If we have neglected to employ Marshall Cook's organizing principles, and we are alive and living in the 21st century, chances are we will occasionally experience some days when we have way too much to do, and we feel it--in a bad way. You know, that shoulders hunched, blood pressure raised, jaw and hands clenched, mind racing, head in a vice, impending disaster body state that makes you want to run for your life away from it but you can't because it's inside of you? Or maybe it is you?
I have had a short string of such days recently. And although Gretchen Rubin, who wants us all to be happier, would have us "reframe" situations we dislike as ones we love, I can't quite manage that degree of mental or spiritual contortion. I have, however, had a lot of opportunities to think about and try out ways to cope with that pressure cooker feeling. The following list of tips is a work in progress. (I started out with a list of ten suggestions, which grew to 18 as I typed.)
18 tips for surviving when you're too busy to turn around
1. Do something you love to do, even though you don't have time for it.
I learned this approach by watching my husband head out the door to play golf on a day too crammed with work to accommodate this time-consuming nonessential. His practice is pretty evolved from years of overcommitment; I don't advise that we novices begin with such an advanced counterintuitive move. But maybe a little time spent reading a novel, or calling a friend, doing needlework or whacking a tennis ball around can give you a feeling of having more time.
2. Practice strategic "blowing off"--excise a task or meeting from your to-do list, and replace it with a more productive use of your time.
For example, this morning I am skipping a meeting, at which I would probably pick up a future task or two, to spend the time on the “crunchiest” of the days projects.
3. Breathe. Deeply, and often.
You may find, as I have, that you are prone to breath-holding when stressed. Oxygen-deprivation will only make the situation worse. Take a few deep breaths, hand on belly, unknot your diaphragm, and then keep the air flowing.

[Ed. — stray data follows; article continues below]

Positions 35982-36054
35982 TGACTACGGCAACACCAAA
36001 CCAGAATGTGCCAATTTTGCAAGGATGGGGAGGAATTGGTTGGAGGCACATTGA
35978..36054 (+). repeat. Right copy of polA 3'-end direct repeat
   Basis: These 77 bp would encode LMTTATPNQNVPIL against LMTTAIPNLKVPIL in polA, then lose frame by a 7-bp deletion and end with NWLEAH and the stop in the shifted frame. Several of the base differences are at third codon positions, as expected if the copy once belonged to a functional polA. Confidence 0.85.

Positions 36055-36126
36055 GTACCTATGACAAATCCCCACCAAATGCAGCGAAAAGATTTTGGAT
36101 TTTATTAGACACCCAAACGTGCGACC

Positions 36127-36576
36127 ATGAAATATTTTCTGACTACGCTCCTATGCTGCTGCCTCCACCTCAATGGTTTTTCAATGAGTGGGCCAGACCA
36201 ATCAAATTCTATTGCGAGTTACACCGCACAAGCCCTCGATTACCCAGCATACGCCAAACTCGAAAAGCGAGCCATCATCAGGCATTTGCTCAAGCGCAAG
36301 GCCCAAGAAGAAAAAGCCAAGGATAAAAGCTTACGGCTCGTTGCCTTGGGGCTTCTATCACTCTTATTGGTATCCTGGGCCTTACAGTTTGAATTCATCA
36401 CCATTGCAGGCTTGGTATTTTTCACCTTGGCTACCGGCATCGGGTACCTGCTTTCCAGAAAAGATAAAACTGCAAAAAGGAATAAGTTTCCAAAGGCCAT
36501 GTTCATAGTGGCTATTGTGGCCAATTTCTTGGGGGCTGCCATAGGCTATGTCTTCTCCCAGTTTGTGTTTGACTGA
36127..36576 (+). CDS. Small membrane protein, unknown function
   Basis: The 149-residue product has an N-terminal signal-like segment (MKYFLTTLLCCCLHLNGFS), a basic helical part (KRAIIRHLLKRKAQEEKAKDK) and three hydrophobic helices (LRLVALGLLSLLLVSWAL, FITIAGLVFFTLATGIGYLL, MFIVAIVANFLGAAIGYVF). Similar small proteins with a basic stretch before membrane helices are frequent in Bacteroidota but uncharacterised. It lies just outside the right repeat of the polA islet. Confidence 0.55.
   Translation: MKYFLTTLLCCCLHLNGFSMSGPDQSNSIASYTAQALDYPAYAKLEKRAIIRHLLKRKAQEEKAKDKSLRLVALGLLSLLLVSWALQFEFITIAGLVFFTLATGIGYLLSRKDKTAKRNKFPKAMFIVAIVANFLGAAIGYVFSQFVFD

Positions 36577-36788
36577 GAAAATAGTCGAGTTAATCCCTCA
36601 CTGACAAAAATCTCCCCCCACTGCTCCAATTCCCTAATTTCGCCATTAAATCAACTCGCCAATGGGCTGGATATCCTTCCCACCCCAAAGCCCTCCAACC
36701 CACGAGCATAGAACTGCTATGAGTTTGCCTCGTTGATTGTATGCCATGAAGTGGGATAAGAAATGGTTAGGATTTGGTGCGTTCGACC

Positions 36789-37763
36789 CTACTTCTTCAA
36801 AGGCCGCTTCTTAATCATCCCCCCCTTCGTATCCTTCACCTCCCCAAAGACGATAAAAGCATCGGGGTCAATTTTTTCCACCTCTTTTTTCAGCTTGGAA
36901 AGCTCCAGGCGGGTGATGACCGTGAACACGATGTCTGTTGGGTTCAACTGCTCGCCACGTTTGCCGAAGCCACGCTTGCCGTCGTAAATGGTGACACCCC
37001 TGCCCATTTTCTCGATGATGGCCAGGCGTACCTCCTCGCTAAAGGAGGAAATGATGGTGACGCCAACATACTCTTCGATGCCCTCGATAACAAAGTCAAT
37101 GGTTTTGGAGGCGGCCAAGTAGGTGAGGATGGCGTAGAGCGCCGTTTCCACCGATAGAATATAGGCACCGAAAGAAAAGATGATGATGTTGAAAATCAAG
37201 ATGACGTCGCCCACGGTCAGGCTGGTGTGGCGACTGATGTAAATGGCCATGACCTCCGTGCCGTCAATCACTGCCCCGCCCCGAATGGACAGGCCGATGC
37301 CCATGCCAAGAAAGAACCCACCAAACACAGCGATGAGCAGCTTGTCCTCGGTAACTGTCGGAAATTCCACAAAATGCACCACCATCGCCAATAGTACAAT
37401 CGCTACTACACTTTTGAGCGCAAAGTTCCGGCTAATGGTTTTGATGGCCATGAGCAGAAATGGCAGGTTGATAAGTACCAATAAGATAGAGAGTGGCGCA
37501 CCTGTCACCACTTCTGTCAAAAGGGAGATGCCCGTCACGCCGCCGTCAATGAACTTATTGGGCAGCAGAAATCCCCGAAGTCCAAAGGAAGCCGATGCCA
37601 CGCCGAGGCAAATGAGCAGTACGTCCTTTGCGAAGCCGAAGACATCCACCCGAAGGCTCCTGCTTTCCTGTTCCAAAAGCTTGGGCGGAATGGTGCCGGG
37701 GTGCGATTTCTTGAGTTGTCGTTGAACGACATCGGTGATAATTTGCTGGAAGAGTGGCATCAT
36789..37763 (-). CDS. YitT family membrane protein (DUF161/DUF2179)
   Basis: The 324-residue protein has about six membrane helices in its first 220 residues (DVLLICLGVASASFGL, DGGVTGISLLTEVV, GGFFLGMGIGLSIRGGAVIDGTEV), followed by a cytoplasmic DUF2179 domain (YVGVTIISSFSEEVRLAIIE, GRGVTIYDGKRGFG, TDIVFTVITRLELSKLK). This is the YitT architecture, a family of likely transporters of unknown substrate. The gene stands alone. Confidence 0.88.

4. Remember death--This too shall pass.
Sounds grim, perhaps, but I get comfort from the knowledge that none of the things I am so wrought up about matter so very much in the cosmic view. The idea of my limited time on earth helps to keep things in perspective.
5. Do what you're doing--Be here, where you are. Don't get ahead of yourself.
Yes, the current overwhelming task will be followed by another , equally daunting. And then there’s Murphy’s Law. And traffic. But mentally visiting these future landscapes exposes us to their anticipated stress, concurrent with the pressure we’re already feeling. Don’t go there.
6. Laugh at the situation--think of your day as a sitcom episode.
How would Frasier handle a day like yours? What would Niles say? How crazy would it all look on TV?
7. Get rid of nonessential tasks--but not all self-care.
Even though it’s Thursday, when you normally dust the living room furniture, embrace dustiness just for today. And the monthly bills can probably wait until the busyness typhoon has passed. But if, for example, you rely on meditation or exercise or journaling or a long soak in a bubble bath to keep you sane—or, like me, all of the above—don’t eliminate all of these from your day from hell.